About In The Kingdom Of Ice
New York Times bestselling author Hampton Sides returns with a white-knuckle tale of polar exploration and survival in the Gilded Age In the late nineteenth century, people were obsessed by one of the last unmapped areas of the globe: the North Pole. No one knew what existed beyond the fortress of ice rimming the northern oceans, although theories abounded. The foremost cartographer in the world, a German named August Petermann, believed that warm currents sustained a verdant island at the top of the world. National glory would fall to whoever could plant his flag upon its shores.
James Gordon Bennett, the eccentric and stupendously wealthy owner of The New York Herald, had recently captured the world's attention by dispatching Stanley to Africa to find Dr. Livingstone. Now he was keen to re-create that sensation on an even more epic scale. So he funded an official U.S. naval expedition to reach the Pole, choosing as its captain a young officer named George Washington De Long, who had gained fame for a rescue operation off the coast of Greenland. De Long led a team of 32 men deep into uncharted Arctic waters, carrying the aspirations of a young country burning to become a world power. On July 8, 1879, the USS Jeannette set sail from San Francisco to cheering crowds in the grip of "Arctic Fever."
The ship sailed into uncharted seas, but soon was trapped in pack ice. Two years into the harrowing voyage, the hull was breached. Amid the rush of water and the shrieks of breaking wooden boards, the crew abandoned the ship. Less than an hour later, the Jeannette sank to the bottom,and the men found themselves marooned a thousand miles north of Siberia with only the barest supplies. Thus began their long march across the endless ice—a frozen hell in the most lonesome corner of the world. Facing everything from snow blindness and polar bears to ferocious storms and frosty labyrinths, the expedition battled madness and starvation as they desperately strove for survival.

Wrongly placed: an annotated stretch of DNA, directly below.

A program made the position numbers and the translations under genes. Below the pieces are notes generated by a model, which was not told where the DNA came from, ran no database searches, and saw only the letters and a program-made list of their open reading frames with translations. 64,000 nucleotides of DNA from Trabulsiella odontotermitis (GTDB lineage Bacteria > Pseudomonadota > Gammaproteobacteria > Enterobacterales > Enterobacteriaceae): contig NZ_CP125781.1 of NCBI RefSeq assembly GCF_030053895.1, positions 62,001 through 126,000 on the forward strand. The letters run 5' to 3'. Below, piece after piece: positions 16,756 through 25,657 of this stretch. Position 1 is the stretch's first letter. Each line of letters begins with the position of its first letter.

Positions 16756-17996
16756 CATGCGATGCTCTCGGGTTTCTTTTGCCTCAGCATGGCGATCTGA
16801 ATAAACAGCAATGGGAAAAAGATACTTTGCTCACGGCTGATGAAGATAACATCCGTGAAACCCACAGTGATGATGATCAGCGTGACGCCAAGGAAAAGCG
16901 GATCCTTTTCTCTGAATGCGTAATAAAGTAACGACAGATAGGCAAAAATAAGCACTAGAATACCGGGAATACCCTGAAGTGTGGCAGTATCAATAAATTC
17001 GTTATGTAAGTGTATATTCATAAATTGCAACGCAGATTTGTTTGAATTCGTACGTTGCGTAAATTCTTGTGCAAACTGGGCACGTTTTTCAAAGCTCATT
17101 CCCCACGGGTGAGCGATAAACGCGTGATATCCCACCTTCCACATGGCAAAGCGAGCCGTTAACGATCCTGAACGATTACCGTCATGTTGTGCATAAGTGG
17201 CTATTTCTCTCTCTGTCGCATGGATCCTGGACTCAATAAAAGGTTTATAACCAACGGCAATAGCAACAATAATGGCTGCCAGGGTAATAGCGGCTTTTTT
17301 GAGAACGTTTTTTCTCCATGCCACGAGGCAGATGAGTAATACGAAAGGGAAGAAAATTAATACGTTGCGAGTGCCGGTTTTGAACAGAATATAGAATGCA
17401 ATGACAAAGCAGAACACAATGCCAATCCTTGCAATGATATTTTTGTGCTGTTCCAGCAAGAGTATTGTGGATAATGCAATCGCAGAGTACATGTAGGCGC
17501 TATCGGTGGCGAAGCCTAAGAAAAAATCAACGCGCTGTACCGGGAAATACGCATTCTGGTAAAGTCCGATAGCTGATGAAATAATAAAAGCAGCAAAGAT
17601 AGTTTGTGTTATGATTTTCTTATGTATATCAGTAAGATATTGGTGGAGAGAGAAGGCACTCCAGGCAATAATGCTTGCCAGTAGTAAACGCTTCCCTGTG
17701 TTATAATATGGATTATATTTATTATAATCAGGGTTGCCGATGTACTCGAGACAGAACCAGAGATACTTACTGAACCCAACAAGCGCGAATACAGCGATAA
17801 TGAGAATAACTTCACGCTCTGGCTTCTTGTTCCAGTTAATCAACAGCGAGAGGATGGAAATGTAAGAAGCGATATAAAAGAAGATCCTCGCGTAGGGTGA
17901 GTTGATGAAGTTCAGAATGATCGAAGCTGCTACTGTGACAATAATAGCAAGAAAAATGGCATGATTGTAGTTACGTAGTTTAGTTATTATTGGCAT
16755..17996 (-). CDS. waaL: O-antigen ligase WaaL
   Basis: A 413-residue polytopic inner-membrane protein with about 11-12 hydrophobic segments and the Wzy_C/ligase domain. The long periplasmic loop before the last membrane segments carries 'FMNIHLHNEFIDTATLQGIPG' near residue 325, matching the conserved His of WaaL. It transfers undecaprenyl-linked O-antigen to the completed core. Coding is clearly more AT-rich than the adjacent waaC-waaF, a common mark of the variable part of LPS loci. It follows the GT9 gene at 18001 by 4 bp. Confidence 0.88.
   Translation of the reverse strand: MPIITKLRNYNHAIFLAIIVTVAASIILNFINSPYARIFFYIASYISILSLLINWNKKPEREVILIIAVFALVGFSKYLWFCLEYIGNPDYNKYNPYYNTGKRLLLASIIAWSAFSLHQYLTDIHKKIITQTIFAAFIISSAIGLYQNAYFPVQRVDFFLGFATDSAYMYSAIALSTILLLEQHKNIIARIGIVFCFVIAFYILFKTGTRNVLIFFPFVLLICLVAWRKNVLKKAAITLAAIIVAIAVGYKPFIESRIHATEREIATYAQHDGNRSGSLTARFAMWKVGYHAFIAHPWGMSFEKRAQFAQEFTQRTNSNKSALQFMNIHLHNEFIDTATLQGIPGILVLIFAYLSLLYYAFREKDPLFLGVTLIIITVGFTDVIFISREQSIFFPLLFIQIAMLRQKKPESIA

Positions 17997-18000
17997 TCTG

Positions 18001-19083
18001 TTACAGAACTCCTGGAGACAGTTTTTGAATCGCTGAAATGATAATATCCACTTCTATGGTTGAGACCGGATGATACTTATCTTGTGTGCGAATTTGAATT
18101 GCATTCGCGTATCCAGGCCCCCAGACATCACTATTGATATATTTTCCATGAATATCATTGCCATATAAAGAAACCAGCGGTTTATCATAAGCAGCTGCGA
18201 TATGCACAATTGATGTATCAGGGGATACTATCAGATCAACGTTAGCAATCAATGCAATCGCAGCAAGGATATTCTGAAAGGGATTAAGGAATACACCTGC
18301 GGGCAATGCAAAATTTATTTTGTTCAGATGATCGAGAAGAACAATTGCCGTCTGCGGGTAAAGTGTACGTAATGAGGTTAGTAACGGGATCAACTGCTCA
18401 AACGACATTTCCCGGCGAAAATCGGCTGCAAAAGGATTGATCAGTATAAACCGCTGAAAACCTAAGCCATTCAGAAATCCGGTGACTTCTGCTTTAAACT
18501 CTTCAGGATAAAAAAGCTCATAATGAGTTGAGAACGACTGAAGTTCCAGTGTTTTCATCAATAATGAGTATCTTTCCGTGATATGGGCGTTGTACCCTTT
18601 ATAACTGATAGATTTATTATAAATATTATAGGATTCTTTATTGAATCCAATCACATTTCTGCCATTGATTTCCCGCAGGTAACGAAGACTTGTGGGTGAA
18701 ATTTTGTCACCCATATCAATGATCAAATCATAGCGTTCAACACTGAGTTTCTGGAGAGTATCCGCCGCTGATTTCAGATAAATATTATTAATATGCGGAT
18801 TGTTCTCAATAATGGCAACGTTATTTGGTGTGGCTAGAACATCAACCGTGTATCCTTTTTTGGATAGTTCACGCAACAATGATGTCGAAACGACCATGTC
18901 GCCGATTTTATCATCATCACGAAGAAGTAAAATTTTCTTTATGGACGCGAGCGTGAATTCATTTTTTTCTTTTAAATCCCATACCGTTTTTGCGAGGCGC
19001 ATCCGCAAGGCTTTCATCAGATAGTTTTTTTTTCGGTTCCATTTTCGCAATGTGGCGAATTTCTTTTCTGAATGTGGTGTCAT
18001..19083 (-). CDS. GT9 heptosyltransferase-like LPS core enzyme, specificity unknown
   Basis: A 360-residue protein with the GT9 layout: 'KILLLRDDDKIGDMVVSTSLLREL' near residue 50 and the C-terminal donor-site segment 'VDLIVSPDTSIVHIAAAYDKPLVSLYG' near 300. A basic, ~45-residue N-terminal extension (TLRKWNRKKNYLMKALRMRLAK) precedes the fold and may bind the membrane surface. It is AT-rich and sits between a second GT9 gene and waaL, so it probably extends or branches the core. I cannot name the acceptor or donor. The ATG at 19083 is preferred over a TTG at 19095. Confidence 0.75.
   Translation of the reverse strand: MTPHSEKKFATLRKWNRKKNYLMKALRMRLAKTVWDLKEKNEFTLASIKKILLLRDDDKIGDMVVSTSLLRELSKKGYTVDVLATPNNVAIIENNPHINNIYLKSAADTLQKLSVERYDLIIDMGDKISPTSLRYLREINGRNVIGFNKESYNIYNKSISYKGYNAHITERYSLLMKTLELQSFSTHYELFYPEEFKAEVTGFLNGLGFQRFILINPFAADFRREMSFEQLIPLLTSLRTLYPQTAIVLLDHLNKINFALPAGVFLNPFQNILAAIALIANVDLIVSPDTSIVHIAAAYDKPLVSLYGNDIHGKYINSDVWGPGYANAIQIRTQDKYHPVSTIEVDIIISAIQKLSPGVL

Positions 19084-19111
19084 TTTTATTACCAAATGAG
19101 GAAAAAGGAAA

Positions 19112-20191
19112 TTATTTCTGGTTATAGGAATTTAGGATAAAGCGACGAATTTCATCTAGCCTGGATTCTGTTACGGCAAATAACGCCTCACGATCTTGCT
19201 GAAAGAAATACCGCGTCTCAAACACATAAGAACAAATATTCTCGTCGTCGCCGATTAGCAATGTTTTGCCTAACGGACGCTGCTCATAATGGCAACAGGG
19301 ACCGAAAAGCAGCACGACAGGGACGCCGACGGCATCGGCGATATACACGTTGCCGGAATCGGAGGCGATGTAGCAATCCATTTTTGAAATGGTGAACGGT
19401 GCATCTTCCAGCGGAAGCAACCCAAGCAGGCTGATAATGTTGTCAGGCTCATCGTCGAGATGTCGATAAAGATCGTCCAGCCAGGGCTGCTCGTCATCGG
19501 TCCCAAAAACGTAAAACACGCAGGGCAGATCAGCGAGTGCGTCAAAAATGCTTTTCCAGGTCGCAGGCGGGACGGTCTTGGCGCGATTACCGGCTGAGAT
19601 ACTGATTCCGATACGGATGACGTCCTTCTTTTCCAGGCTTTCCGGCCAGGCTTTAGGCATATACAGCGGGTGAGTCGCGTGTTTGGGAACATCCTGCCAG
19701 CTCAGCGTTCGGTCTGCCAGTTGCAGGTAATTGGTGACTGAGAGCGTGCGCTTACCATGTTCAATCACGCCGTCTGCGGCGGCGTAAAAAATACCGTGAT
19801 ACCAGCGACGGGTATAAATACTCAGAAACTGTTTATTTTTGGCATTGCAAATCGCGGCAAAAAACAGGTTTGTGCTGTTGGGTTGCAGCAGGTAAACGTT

With twists and turns worthy of a thriller, In The Kingdom of Ice is a spellbinding tale of heroism and determination in the most unforgiving territory on Earth.
About the Author
A native of Memphis, HAMPTON SIDES is editor-at-large for Outside magazine and the author of the international bestseller Ghost Soldiers, which was the basis for the 2005 Miramax film The Great Raid. Ghost Soldiers won the 2002 PEN USA Award for nonfiction and the 2002 Discover Award from Barnes & Noble, and his magazine work has been twice nominated for National Magazine Awards for feature writing. Hampton is also the author of Americana and Stomping Grounds. A graduate of Yale with a B.A. in history, he lives in New Mexico with his wife, Anne, and their three sons.
(Review is based on an electronic advanced reader's copy of the book and was provided to me by the publisher via NetGalley.)